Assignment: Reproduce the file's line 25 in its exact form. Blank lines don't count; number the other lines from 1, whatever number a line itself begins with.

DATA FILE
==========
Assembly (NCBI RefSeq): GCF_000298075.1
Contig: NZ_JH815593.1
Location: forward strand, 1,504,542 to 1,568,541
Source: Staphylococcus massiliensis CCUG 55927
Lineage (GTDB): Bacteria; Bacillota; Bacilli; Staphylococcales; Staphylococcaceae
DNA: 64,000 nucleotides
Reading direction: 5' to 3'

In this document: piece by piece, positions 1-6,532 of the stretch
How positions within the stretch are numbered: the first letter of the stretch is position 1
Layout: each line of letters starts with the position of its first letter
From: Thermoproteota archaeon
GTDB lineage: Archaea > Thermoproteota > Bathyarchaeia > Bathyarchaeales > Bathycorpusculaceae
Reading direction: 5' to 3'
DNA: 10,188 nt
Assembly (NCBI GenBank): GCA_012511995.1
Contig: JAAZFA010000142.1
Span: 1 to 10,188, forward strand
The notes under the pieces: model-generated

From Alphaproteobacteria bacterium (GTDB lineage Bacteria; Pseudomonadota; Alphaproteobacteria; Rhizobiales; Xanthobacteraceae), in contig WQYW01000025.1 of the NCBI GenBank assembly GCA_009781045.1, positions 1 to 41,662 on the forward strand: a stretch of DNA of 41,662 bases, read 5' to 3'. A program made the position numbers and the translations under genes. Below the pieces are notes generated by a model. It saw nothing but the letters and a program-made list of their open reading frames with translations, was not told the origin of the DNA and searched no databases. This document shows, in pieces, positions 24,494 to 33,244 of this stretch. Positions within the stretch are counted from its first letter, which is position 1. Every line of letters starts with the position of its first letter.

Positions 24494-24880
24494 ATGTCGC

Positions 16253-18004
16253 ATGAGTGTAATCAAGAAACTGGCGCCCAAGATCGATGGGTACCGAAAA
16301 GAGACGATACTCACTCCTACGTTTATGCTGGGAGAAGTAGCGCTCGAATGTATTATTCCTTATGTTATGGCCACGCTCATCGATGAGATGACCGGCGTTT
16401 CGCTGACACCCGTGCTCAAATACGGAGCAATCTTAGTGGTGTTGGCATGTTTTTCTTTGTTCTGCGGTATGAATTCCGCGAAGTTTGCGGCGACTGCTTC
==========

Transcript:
16401 CGCTGACACCCGTGCTCAAATACGGAGCAATCTTAGTGGTGTTGGCATGTTTTTCTTTGTTCTGCGGTATGAATTCCGCGAAGTTTGCGGCGACTGCTTC